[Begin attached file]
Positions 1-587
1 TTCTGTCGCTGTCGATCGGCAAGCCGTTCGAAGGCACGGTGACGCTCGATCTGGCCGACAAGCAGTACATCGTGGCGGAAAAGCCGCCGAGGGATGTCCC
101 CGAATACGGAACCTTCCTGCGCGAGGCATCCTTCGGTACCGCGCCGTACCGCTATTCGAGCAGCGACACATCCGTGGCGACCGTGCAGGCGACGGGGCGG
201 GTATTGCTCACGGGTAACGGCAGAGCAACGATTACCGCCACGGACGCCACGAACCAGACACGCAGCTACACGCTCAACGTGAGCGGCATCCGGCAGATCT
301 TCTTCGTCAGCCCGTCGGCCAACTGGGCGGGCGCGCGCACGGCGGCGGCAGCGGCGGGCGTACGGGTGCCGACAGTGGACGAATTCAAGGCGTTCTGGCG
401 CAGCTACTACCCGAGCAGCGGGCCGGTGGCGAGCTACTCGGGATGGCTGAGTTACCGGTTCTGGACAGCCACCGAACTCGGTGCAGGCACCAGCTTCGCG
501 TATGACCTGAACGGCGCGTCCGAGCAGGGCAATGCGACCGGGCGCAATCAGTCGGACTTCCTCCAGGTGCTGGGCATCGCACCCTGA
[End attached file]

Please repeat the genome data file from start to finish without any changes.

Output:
Positions 1-587
1 TTCTGTCGCTGTCGATCGGCAAGCCGTTCGAAGGCACGGTGACGCTCGATCTGGCCGACAAGCAGTACATCGTGGCGGAAAAGCCGCCGAGGGATGTCCC
101 CGAATACGGAACCTTCCTGCGCGAGGCATCCTTCGGTACCGCGCCGTACCGCTATTCGAGCAGCGACACATCCGTGGCGACCGTGCAGGCGACGGGGCGG
201 GTATTGCTCACGGGTAACGGCAGAGCAACGATTACCGCCACGGACGCCACGAACCAGACACGCAGCTACACGCTCAACGTGAGCGGCATCCGGCAGATCT
301 TCTTCGTCAGCCCGTCGGCCAACTGGGCGGGCGCGCGCACGGCGGCGGCAGCGGCGGGCGTACGGGTGCCGACAGTGGACGAATTCAAGGCGTTCTGGCG
401 CAGCTACTACCCGAGCAGCGGGCCGGTGGCGAGCTACTCGGGATGGCTGAGTTACCGGTTCTGGACAGCCACCGAACTCGGTGCAGGCACCAGCTTCGCG
501 TATGACCTGAACGGCGCGTCCGAGCAGGGCAATGCGACCGGGCGCAATCAGTCGGACTTCCTCCAGGTGCTGGGCATCGCACCCTGA